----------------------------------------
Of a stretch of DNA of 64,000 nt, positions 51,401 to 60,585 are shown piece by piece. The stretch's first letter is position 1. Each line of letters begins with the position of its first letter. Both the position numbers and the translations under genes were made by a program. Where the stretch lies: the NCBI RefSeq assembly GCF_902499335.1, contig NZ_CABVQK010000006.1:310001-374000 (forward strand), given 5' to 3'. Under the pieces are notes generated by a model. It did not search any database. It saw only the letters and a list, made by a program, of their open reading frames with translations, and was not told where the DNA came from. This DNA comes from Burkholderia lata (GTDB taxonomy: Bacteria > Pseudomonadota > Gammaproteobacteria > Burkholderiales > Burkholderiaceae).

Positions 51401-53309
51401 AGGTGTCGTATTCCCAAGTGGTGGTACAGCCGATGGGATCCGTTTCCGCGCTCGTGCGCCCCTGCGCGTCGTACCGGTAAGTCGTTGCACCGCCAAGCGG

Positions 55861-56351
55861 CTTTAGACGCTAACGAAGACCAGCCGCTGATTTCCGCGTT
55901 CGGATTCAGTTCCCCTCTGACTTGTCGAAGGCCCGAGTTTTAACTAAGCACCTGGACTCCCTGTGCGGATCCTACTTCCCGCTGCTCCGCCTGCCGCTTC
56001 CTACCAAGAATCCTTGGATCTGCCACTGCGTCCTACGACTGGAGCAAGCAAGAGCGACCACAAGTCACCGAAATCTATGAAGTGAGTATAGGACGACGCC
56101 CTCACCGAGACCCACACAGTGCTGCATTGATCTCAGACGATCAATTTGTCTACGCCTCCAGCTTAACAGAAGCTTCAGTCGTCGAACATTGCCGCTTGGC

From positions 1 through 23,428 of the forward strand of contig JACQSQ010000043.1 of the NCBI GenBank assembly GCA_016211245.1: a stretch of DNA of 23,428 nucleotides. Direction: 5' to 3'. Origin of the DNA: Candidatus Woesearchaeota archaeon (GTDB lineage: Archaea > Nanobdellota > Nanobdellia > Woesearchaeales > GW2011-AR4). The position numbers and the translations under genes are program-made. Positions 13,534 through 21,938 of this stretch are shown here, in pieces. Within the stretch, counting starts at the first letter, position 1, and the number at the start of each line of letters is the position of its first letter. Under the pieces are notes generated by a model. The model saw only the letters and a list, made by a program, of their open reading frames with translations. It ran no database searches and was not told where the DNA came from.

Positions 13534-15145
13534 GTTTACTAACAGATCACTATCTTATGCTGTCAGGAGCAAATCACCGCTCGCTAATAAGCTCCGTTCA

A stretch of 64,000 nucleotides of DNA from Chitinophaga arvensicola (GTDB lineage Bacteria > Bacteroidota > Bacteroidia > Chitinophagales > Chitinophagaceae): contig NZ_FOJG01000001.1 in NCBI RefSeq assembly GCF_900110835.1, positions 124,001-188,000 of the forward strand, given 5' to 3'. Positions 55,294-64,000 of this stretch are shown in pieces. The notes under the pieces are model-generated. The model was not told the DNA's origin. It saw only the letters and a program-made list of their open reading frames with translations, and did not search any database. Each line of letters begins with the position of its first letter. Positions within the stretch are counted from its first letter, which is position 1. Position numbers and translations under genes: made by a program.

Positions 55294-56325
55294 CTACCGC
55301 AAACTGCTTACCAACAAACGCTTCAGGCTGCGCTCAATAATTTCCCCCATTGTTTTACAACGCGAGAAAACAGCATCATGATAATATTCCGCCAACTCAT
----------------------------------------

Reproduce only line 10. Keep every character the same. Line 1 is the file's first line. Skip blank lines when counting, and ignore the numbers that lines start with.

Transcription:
Positions 13534-15145